TUESDAY, June 27, 2017 (HealthDay News) -- Acupuncture, a 3,000-year-old healing technique, received mixed reviews in two new studies from China -- one focusing on incontinence and the other on a cause of female infertility.
A research team found acupuncture did improve symptoms of stress incontinence -- an involuntarily loss of urine, such as when a woman sneezes or coughs.
But in a separate study, another team of researchers determined that acupuncture did not help women who were infertile because of polycystic ovary syndrome (PCOS). Women with PCOS have a hormonal imbalance that keeps them from releasing an egg (ovulating) during the menstrual cycle.
Acupuncture is a key element of traditional Chinese medicine. It involves inserting thin needles into the skin to stimulate specific body points. Previous research has found it might benefit constipation, depression and morning sickness, among other problems. And some research has found it helpful to boost fertility when the problem is not due to polycystic ovary syndrome, the researchers said.
The bottom line from the two new studies?
"The research on acupuncture for stress incontinence suggests that acupuncture could be a reasonable and low-risk approach to try before attempting riskier, more invasive treatment such as surgery," said David Shurtleff. He's deputy director at the U.S. National Center for Complementary and Integrative Medicine and co-author of an editorial commenting on the two studies.
For infertility due to polycystic ovary syndrome, however, Shurtleff said acupuncture has not been found effective. He suggested patients consider other options.
More rigorous research on acupuncture is needed in general, he added.
For the incontinence study, researchers randomly assigned about 500 women to 18 real or sham electroacupuncture sessions -- acupuncture involving electrical stimulation. The average age of the women was 55, and the half-hour appointments occurred over six weeks. The needles were placed near the small of the back and the back part of the pelvis between the hips.
At six weeks, women who received the real acupuncture had less urine leakage, the study found. These results persisted for another 24 weeks without treatment.
Measuring incontinence over 72 hours, the researchers also found that nearly two-thirds who received real acupuncture had had a decrease of 50 percent or more in the amount of urine leakage.
The treatment may work in a number of ways, said study leader Dr. Baoyan Liu, a researcher at the China Academy of Chinese Medical Sciences in Beijing.
Acupuncture may strengthen the pelvic floor muscles, among other things, he said. This "may also account for the [persistent] effect" after treatment ended, he added.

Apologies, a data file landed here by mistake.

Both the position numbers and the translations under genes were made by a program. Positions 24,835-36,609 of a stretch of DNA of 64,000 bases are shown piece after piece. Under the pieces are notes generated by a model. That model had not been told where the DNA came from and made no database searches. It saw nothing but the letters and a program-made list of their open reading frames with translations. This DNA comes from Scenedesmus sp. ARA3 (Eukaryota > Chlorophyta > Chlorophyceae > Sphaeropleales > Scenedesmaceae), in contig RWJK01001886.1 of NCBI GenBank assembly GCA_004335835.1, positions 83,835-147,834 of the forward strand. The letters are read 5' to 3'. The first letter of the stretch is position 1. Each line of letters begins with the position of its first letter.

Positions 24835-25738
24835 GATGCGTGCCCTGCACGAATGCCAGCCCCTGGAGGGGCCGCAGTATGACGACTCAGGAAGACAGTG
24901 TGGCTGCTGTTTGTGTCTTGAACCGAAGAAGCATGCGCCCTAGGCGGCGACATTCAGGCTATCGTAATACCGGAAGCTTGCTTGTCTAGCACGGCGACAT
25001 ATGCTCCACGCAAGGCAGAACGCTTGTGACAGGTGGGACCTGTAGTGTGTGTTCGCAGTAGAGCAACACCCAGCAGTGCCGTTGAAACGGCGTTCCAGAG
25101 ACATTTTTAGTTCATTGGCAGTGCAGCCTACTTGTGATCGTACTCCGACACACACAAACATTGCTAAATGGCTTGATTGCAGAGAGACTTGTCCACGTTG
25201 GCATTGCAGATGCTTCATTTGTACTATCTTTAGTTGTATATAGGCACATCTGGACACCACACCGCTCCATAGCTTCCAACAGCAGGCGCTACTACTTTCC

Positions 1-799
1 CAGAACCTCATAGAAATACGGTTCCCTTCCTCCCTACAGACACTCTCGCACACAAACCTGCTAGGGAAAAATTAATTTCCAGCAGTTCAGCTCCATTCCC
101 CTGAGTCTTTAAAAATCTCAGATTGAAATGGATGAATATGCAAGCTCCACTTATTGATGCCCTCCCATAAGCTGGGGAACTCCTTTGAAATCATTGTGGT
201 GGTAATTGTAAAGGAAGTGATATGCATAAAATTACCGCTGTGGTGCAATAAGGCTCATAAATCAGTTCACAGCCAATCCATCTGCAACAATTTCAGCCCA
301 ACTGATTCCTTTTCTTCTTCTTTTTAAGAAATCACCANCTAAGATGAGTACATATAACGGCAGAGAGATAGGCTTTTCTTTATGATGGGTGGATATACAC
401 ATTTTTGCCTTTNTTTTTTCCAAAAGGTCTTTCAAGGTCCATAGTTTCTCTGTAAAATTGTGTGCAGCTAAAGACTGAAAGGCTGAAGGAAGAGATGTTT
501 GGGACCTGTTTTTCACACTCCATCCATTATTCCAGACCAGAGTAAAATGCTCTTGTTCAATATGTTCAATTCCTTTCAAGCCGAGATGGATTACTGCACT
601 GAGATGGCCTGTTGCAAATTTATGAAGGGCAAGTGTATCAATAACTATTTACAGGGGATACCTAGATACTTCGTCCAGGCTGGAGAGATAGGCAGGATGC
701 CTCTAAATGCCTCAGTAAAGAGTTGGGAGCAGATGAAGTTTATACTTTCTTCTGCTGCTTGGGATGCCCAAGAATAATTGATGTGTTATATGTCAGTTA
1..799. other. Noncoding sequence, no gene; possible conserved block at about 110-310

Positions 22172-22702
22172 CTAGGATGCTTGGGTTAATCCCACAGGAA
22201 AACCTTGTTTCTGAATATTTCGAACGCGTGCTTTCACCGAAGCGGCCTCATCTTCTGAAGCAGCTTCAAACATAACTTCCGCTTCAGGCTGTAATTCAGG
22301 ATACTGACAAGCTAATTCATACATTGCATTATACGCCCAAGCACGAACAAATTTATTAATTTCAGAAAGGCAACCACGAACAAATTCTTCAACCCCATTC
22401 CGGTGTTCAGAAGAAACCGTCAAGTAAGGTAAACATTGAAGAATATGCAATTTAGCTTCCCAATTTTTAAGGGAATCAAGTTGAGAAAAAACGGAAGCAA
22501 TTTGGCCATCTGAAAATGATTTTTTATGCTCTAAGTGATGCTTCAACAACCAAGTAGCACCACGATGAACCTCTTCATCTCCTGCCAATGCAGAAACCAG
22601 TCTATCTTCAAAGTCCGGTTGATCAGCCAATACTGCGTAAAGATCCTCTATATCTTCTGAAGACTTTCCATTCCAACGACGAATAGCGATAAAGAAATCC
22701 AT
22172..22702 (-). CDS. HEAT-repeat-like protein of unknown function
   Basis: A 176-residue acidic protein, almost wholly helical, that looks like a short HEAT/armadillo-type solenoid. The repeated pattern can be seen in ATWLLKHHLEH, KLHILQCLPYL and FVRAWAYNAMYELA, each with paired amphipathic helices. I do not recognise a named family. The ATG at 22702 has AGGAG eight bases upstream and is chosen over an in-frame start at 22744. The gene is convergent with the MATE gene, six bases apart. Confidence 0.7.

Liu can't say if acupuncture would be better than drugs to treat incontinence, as the researchers did not compare acupuncture to drugs. However, acupuncture may have fewer side effects than drug treatment, he noted.
The other trial involved 1,000 women with polycystic ovary syndrome, a condition that affects 5 percent to 10 percent of women of reproductive age, according to background notes with the study.
Participants were randomly assigned to one of four groups: real acupuncture plus clomiphene, a drug used to induce ovulation; fake acupuncture plus clomiphene; real acupuncture plus a placebo drug, and fake acupuncture plus the placebo. The drug or placebo were taken for five days each menstrual cycle, for up to four cycles.
Acupuncture made no difference, with about 22 percent of each group delivering a live baby, according to the study. The corresponding author is Dr. Xiao-Ke Wu, who's with the department of obstetrics and gynecology at Heilongjiang University of Chinese Medicine in Harbin.
However, the live birth rate was much higher in women treated with clomiphene, which was expected. While 29 percent of those who took the drug delivered a baby, only 15 percent of those on a placebo did, the study found.
The researchers concluded that acupuncture won't help infertility in women with polycystic ovary syndrome.
Both studies and the editorial were published online June 27 in the Journal of the American Medical Association.
SOURCES: Baoyan Liu, M.D., researcher, China Academy of Chinese Medical Sciences, Beijing; David Shurtleff, Ph.D., deputy director, National Center for Complementary and Integrative Health, U.S. National Institutes of Health; Journal of the American Medical Association, June 27, 2017, online
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